Fri. Jan 21st, 2022

Opposition MPs are getting ready to review the Liberals’ latest package of pandemic aid and grill Finance Minister Chrystia Freeland on countless economic issues.

The House of Commons Finance Committee with 12 members is scheduled to meet on Monday to move the Development Aid Act closer to a final vote before MPs leave on their holiday in two weeks.

As part of a compromise to speed up legislation, the Liberals agreed to let Freeland sit in the committee for at least two hours.

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Liberals present COVID-19 support proposals with targeted support to companies, workers

It gives opposition members a chance to grill Freeland about issues facing the domestic economy and the government’s pandemic response in general.

NDP financial critic Daniel Blaikie, who is on the committee, says he plans to pressure Freeland on ways to turn refunds for income-tested benefits to low-income seniors and families whose earnings were supported by emergency aid.

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The new Democrat adds that his party has concerns about how only workers subject to lockdowns will receive income support, leaving out thousands who are still struggling.

“The Liberals are talking about a recovery that leaves no one behind, but that’s not what their bill does,” Blaikie said.

“While inflation is rising higher and Canadians are struggling to afford housing and necessities like groceries or medicine, the bill the government has proposed shows liberals choosing to let vulnerable Canadians fall through the cracks.”

Click to play video: 'Small businesses prepare for less financial support in the midst of the COVID-19 pandemic'

Small businesses are preparing for less financial support in the midst of the COVID-19 pandemic

Small businesses prepare for less financial support in the midst of the COVID-19 pandemic – October 20, 2021

Inflation is also likely to be on the minds of conservative MPs in committee when the party tries to put the problem on the government, despite pressure from a number of global factors, including supply chain issues.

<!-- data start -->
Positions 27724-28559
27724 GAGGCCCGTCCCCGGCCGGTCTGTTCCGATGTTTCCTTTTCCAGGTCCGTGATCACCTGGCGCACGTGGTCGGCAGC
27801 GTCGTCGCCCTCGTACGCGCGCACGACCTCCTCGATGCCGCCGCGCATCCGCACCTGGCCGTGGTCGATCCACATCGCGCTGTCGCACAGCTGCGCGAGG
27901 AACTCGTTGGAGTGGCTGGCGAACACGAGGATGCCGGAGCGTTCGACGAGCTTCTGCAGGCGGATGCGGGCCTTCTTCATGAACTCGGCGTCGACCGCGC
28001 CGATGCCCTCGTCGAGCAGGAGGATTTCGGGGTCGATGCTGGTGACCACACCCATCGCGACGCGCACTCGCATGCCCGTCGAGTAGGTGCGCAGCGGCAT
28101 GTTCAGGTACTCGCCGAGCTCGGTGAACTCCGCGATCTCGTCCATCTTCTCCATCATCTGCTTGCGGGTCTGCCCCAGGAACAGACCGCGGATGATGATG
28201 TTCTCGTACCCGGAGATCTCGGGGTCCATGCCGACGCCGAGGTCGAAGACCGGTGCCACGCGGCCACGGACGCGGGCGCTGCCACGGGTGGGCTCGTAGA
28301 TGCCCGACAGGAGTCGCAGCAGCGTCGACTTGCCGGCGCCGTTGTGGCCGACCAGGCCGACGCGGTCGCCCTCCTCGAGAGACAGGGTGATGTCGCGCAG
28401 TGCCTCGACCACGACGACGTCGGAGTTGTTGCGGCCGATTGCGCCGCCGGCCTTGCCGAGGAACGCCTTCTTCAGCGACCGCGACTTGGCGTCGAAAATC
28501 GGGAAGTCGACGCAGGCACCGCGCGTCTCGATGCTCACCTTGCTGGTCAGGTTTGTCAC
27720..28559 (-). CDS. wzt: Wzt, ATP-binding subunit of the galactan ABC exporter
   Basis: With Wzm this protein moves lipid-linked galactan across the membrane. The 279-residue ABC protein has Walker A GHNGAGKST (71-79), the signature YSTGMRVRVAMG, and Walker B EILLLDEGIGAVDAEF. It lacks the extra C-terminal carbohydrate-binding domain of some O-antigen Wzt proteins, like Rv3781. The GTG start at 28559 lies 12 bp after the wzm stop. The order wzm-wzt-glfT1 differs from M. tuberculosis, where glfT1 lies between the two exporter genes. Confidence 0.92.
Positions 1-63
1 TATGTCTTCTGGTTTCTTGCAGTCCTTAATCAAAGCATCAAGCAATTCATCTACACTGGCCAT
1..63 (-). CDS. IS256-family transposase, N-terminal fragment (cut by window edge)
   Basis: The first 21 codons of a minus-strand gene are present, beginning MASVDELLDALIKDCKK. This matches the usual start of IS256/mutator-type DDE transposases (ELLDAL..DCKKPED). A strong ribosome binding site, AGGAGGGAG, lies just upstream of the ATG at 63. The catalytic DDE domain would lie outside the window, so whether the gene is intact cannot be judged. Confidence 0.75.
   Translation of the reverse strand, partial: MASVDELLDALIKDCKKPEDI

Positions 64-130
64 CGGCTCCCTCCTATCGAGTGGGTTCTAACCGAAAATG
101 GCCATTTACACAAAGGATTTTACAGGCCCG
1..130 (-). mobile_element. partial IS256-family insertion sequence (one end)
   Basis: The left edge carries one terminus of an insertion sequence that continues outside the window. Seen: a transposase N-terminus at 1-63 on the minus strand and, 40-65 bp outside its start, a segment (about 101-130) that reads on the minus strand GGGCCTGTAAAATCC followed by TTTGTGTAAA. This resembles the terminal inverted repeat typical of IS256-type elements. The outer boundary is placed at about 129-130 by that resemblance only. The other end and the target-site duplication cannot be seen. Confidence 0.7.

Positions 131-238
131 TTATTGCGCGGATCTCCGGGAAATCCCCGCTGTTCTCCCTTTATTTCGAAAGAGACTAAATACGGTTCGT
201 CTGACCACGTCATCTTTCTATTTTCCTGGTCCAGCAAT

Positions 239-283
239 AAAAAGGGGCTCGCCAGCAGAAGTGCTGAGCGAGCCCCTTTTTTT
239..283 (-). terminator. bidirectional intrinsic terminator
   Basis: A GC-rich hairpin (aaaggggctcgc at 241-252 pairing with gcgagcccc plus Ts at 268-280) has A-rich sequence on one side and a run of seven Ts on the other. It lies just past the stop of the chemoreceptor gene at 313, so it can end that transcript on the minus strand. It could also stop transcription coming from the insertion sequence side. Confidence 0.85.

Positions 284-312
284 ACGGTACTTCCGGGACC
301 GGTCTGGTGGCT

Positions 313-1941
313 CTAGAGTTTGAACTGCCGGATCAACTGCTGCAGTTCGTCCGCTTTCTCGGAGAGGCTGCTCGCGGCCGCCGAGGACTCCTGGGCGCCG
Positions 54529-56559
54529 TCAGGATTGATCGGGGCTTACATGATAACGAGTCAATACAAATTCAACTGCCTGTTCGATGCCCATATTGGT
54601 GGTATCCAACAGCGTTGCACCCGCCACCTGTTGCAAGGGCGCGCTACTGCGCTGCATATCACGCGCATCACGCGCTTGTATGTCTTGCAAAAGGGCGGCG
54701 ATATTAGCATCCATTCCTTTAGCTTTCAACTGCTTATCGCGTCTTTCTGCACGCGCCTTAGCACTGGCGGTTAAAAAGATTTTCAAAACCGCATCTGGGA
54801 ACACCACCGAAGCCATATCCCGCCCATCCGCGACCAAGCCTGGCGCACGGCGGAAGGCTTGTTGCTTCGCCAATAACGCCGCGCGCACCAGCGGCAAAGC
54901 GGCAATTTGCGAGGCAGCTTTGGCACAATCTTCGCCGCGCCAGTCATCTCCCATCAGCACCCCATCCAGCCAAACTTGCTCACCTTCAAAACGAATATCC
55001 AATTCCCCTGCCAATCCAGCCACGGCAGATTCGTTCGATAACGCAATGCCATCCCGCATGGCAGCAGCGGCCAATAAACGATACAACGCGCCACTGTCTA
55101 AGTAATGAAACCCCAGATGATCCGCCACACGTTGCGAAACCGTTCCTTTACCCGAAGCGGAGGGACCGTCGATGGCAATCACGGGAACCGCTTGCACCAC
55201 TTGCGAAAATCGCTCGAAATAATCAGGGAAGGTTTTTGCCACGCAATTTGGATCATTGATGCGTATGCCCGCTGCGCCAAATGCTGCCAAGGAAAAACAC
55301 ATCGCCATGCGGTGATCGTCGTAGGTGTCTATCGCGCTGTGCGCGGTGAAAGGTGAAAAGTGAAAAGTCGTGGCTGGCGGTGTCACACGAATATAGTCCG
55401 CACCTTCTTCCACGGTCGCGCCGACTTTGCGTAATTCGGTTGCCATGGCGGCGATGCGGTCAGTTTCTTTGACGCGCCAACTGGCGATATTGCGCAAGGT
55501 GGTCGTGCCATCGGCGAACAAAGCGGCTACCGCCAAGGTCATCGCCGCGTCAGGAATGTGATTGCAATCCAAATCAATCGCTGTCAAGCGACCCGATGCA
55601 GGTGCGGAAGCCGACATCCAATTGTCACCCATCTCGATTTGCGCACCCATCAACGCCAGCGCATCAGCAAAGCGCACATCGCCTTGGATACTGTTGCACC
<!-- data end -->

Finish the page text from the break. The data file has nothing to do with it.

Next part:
MPs in the committee are to decide when Freeland will testify as part of the review of the bill, but her office said Sunday that the government is looking for swift action from the committee.

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“We urge all parties and all parliamentarians to work with us to quickly pass this legislation and get this support for Canadians without delay,” said Freeland spokeswoman Adrienne Vaupshas.

The committee’s bill proposes a $ 7.4 billion renewal of benefits to send them only to workers subject to lockdowns, and rent and wage subsidies to only the hardest-hit businesses until May 7th.

Benefits for parents who need to stay home with sick children and another for workers who need sick days from work will also be extended until the spring.

The Liberals argue that there is no longer a need for broad income support measures and that there is no longer a need for business support given the strength of the economic recovery to date.

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The number of heavily indebted households increases as COVID-19 assistance is phased out: BoC

The latest figures from Statistics Canada showed that the economy grew at an annual rate of 5.4 percent in the third quarter of the year, just a hair below what the Bank of Canada expected.

Friday’s jobs report also showed gangbuster growth in November, as the addition of 154,000 jobs a month lowered unemployment to its lowest level since COVID-19 first hit the country, and within 0.3 percentage points of pre-pandemic levels in February 2020.

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But below these figures, there are pockets of weakness in sectors such as hospitality and tourism, as well as an undercurrent of uncertainty from the COVID-19 itself, including new variants.

“People need to know that if another shutdown is imminent, or if they need to stay home because they are sick … that there is stability there from income support,” Unifor economist Kaylie Tiessen said Friday.

“It has been a really important piece to get us through this crisis less affected than we otherwise would have been.”

Meanwhile, the Liberals are planning to put forward a bill that will revive an earlier legislative push to repeal mandatory minimum sentences for drug crimes.

The government on Friday gave the House of Commons a procedural notice that a bill amending the penal code and federal drug laws would be tabled on Monday.

© 2021 The Canadian Press


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